Writers & Company

Jericho Brown's prize-winning poetry speaks with power and urgency about racism and violence

The American poet and 2020 Pulitzer Prize winner spoke with Eleanor Wachtel about his poetry collection The Tradition, the legacy of racial violence and hopes of finding justice in an unjust world.
Jericho Brown is an Atlanta-based writer and poet and a winner of the 2020 Pulitzer Prize. (Stephanie Mitchell)
Listen to the full episode53:54

Soon after George Floyd, an unarmed Black man, was killed by a police officer in Minneapolis, Minnesota, on May 25, 2020, Jericho Brown's poem Bullet Points started being widely shared on social media. 

The poem, from Brown's new collection, The Tradition, invokes the deaths of African Americans while in police custody in recent years, underlining a history of violence perpetrated by law enforcement.

In The Tradition, Brown tackles a range of difficult subjects with imagination and tenderness — from sexual identity to mass shootings to the vulnerability of the body. Praised for its combination of delicacy and urgency, the book was awarded the 2020 Pulitzer Prize for poetry and was a finalist for the National Book Award and the National Book Critics Circle Award.  

Brown's previous collections,The New Testament and Please, have also won awards and received critical acclaim.

Brown spoke to Eleanor Wachtel from his home in Atlanta where he is director of the Creative Writing Program at Emory University.

Bullet Points

"When I wrote the poem, I was thinking about the supposed suicides of people of colour while in police custody. People like Jesus Huerta in North Carolina, who, after having been handcuffed on the walk from the police cruiser to the building where he was to be booked, somehow managed to shoot himself in the back of his own head; Victor White III in Louisiana, who, while handcuffed sitting in the backseat of a police cruiser, somehow managed to shoot himself in his upper back; Sandra Bland in Texas, who hung herself with a trash bag in a cell where there's video footage of her — and then suddenly there's technical difficulty and the video goes out at the moment that she supposedly hung herself with a trash bag.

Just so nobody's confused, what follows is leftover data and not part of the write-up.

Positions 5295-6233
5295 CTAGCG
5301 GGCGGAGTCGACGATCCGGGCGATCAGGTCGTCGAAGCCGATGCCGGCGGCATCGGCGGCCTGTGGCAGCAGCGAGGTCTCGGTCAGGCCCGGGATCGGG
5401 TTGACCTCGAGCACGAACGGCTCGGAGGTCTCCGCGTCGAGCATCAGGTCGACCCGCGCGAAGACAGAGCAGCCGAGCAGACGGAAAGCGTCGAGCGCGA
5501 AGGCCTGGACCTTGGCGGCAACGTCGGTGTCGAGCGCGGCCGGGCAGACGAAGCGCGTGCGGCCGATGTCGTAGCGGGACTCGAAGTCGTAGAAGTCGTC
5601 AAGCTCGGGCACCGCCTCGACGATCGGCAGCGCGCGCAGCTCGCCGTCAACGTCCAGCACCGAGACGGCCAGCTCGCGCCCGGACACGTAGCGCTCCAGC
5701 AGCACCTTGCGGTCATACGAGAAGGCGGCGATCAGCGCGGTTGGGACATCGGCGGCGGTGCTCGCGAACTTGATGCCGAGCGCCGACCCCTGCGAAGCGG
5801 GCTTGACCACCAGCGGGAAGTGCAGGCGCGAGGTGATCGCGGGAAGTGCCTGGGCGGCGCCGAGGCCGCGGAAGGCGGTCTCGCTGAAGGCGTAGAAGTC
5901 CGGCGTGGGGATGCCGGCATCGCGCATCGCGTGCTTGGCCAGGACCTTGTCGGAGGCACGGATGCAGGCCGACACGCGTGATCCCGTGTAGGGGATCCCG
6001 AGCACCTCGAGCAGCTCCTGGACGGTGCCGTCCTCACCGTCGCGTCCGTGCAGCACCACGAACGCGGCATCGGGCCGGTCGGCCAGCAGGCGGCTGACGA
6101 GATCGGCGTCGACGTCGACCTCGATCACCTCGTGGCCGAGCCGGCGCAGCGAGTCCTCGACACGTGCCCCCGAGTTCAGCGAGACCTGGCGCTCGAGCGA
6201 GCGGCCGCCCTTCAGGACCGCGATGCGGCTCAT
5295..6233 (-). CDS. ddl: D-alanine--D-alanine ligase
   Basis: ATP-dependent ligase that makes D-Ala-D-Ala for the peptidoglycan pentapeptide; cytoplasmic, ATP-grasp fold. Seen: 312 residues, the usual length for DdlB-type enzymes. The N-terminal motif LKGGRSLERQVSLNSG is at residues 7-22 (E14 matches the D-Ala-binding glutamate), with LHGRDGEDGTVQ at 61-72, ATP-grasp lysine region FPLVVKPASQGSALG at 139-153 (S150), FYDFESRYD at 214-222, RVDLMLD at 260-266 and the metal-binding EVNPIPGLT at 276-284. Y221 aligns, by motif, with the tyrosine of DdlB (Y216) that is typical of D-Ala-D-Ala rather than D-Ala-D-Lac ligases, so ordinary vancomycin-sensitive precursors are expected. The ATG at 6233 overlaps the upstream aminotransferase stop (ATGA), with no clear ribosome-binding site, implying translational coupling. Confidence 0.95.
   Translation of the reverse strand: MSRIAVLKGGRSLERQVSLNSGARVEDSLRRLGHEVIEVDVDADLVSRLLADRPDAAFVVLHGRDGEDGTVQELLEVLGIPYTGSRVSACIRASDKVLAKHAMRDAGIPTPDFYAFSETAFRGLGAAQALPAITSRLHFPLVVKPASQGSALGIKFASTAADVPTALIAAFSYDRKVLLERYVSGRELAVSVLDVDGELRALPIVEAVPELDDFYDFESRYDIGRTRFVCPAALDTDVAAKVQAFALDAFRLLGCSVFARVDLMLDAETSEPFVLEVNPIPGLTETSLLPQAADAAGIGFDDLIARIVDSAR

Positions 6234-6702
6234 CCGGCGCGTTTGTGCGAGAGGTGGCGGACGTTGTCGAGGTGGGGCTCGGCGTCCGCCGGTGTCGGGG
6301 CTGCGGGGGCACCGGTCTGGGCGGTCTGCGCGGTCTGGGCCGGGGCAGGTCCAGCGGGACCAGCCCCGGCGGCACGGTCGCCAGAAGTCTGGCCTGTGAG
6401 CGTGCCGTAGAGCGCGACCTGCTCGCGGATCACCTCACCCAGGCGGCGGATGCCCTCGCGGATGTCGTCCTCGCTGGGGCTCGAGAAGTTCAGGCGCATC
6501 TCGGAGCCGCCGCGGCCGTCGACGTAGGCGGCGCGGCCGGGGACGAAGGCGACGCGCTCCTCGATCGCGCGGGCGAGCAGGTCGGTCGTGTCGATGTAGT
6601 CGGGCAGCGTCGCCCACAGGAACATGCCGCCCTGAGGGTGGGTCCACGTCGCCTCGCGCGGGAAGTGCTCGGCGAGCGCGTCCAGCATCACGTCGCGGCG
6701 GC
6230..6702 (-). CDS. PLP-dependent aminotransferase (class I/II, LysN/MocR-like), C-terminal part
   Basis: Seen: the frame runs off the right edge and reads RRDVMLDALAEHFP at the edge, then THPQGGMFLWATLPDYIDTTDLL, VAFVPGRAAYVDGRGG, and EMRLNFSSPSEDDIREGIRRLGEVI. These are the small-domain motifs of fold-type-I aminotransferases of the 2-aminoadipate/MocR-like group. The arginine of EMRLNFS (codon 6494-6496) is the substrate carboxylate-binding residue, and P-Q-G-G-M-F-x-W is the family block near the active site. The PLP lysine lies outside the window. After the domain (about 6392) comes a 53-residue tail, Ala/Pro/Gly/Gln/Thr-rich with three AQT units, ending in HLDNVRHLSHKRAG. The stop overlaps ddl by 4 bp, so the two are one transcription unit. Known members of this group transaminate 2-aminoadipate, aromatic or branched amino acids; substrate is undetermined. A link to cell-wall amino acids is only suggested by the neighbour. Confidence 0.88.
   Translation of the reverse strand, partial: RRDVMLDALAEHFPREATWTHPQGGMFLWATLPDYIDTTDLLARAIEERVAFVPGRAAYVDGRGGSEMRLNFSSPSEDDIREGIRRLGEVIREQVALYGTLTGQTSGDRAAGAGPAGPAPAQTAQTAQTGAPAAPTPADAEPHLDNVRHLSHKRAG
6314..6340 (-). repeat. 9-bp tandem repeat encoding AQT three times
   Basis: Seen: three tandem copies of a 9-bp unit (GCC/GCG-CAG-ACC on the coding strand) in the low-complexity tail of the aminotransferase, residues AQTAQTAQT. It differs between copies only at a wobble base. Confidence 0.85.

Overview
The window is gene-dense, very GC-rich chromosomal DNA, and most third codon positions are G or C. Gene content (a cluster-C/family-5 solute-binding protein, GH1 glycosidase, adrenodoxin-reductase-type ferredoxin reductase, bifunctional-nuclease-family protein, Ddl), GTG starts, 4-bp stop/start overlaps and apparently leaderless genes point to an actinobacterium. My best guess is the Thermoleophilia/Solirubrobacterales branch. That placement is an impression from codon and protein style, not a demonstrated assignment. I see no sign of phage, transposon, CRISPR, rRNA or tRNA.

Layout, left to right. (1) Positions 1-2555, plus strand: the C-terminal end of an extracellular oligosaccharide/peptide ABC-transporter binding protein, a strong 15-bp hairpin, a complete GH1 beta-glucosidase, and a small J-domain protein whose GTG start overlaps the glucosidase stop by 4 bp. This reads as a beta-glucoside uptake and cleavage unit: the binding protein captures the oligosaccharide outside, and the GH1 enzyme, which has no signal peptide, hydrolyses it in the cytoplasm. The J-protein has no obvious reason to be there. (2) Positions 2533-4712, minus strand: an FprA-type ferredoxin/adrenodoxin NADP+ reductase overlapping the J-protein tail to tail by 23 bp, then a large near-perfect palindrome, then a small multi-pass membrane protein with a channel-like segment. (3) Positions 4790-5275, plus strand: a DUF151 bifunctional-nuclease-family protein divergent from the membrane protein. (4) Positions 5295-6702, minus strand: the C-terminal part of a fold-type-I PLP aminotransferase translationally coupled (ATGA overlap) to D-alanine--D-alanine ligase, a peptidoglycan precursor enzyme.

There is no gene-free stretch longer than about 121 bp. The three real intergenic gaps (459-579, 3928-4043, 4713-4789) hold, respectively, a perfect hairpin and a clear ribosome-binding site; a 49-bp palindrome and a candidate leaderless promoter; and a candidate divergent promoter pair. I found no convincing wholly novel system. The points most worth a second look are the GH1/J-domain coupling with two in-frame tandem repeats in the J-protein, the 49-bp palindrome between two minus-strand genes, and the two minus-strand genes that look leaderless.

"I wrote the poem, quite honestly, to my mother, and thinking about my mother. Because if I'm ever found dead in police custody, I would want people to know, I want my family to know, that I hadn't killed myself.

When I wrote the poem, I was thinking about the supposed suicides of people of colour while in police custody.

"The poem suggests that if I do kill myself, you won't have to wonder. I won't leave you in a situation where you have to wonder if I did so in police custody. 

"That's how the poem came to be."

A demonstrator holds a placard depicting George Floyd during a protest against the death in Minneapolis police custody of George Floyd, in Brooklyn, New York City, U.S., June 3, 2020. (Caitlin Ochs/Reuters)

Thinking about George Floyd

"George Floyd's video was travelling around and I was doing everything in my power to avoid it. But I ended up seeing a picture of this police officer with his hands in his pockets kneeling on this man's neck. The United States is a police state: You can see a police officer kneeling on a man's neck. You can be recording it and you can tell the police officer, 'I think he's dying.'

"You can't do anything to help the person who is being murdered right in front of you because you risk your own life in doing so. So you have no choice but to witness a murder. You have no choice but to video the fact of the murder occurring, but you can't actually do anything to stop the murder because the police are welcome to do whatever they please.

A lot of people keep talking about the fact that George Floyd died. But I like to think about what life would be like if he hadn't died.